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October 29, 2020

What to expect in Washington (October 29)

With Justice Barrett confirmed to the Supreme Court, Congress out of session and coronavirus relief negotiations again at an impasse, the focus is solely on the election. Both President Trump and Democratic presidential nominee and former Vice President Joe Biden are campaigning in Tampa, Florida, today (Thursday). The state's 29 electoral votes, close races in the past and neck-and-neck status in this year's election make it a focus. Biden's campaign announced former President Obama will join the candidate in Michigan on Saturday.

Asked on MSNBC yesterday where Biden should focus his campaigning, House Speaker Nancy Pelosi (D-CA) said, "Pennsylvania, Michigan, and Wisconsin." Some reports suggested Democrats are urging the Biden campaign to be attentive to battleground states over potential pick-up states given the memory of losses in 2016. Regarding President Trump's comments that a winner of the presidential race should be determined on November 3, Speaker Pelosi said, "some states have said you can't start counting the ballots until all the polls are closed. For example, Michigan passed that in their legislature. So, the votes will be counted until they're finished being counted."

The Washington Post reported that the Supreme Court October 28 "allowed extended periods for receiving mail-in ballots in Pennsylvania and North Carolina," to November 6 and November 12, respectively.

The Washington Post also reported, regarding a CNN poll showing Biden leading President Trump 54%-42% among likely voters nationally, "The 12-point overall margin is 7 points larger than the advantage the last CNN poll of 2016 gave Hillary Clinton, then Trump's opponent."

Reuters/Ipsos opinion polls released October 28 showed the two candidates statistically even in Florida, with Biden leading President Trump 49%-47%. The polls also showed:

  • Biden leading President Trump 48%-46% in Arizona
  • Biden leading President Trump 52%-43% in Michigan
  • Biden leading President Trump 49%-48% in North Carolina
  • Biden leading President Trump 53%-44% in Wisconsin
  • Biden leading President Trump 50%-45% in Pennsylvania

In most of those states, about a third of respondents said they had already voted.

A New York Times/Siena College poll of likely voters in Michigan showed Biden leading President Trump 49%-41%.

A Monmouth University poll released October 28 showed that, among all registered voters in Georgia, Biden is supported by 50% and Trump is supported by 45%. More than half (58%) of registered voters in Georgia report having already cast their ballots and Biden leads among those voters 55%-43%. President Trump leads 48%-44% among those who have yet to vote. More Georgia voters (51%) expect President Trump to win a second term, compared to 42% who expect Biden to win.

In the Georgia Senate regular election, Democrat Jon Ossoff leads Senator David Perdue (R-GA) among registered voters 49%-46%. The two participated in a contentious debate October 28, with the AP reporting: "Perdue repeatedly accused Ossoff of backing radical, socialist policies while Ossoff slammed Perdue's handling of the coronavirus pandemic and Republican efforts to overturn the Affordable Care Act."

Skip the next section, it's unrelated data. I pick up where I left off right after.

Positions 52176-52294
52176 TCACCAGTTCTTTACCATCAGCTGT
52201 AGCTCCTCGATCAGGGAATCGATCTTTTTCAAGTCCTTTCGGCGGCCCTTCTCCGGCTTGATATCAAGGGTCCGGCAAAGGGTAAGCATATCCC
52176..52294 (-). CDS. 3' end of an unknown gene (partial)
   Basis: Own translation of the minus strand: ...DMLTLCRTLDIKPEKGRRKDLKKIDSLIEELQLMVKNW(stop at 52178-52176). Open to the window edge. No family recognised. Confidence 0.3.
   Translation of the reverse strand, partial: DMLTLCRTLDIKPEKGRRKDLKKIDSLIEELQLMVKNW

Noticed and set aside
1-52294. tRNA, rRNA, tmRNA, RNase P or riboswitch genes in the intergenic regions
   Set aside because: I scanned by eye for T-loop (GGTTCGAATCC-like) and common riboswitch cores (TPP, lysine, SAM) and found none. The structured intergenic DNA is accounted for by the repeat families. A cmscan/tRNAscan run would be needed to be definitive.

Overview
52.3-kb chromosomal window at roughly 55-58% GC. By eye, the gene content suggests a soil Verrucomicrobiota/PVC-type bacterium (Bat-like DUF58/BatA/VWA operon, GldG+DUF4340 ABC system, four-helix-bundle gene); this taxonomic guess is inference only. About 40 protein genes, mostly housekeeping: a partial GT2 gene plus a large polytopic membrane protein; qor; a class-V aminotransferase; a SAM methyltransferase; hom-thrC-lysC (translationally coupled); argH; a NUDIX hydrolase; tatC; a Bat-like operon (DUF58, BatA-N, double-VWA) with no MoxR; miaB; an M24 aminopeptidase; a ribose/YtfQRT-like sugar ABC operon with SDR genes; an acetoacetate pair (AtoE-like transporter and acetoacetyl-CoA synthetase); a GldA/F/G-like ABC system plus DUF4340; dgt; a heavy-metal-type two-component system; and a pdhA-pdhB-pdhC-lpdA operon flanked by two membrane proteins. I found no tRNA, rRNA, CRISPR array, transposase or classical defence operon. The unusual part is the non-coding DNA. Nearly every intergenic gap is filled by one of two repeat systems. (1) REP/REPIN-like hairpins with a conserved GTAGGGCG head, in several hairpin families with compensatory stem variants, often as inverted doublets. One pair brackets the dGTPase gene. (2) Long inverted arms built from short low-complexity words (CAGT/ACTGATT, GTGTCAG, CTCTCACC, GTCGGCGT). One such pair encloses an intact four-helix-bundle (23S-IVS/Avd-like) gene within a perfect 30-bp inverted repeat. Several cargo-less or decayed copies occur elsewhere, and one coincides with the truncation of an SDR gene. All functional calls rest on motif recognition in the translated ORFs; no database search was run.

In the Georgia Senate special election, which will go to a January 5, 2021, runoff if no candidate receives 50% of the vote November 3, the Monmouth poll shows Democrat Rev. Raphael Warnock leading with 41%, followed by Senator Kelly Loeffler (R-GA) at 21%, and Rep. Doug Collins (R-GA) at 18%.

Coronavirus relief

Speaker Pelosi said on MSNBC of coronavirus negotiations, "We continue to exchange paper. We haven't stopped working because the president said it's going to be until after the election." The Wall Street Journal reported the Speaker as saying that the details of the relief bill she has been discussing with the Trump administration could change in a lame-duck session given shifting incentives for both parties after the election. "There's very little that we have a commitment from them on. We have, shall we say, narrowed our differences," she said.

Further to that, and new this morning: a lengthy list of items the Speaker has asked Treasury Secretary Steven Mnuchin to provide the Administration's response to, including "an answer on whether the White House will provide funding to strengthen the Earned Income Tax Credit and Child Tax Credit." The Speaker said in the letter to the Secretary, "Your responses are critical for our negotiations to continue. The President's words that 'after the election, we will get the best stimulus package you have ever seen' only have meaning if he can get Mitch McConnell to take his hand off the pause button and get Senate Republican Chairmen moving toward agreement with their House counterparts." On Friday, November 6 (at 12:00 p.m. ET), is the EY Webcast, "Tax in the time of COVID-19: Post election outlook." The coronavirus (COVID-19) and the resulting economic crisis — all occurring in an election year — have made reacting to tax and trade developments more complicated and more difficult. After election day, what might be on the horizon for tax policy, tax legislation and any further economic stimulus? Panelists will provide updates on: (i) elections, US economy and tax policy; (ii) breaking developments; and (iii) what's happening at the IRS. Register for this Thought Center Webcast.


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For additional information concerning this Alert, please contact:
Washington Council Ernst & Young
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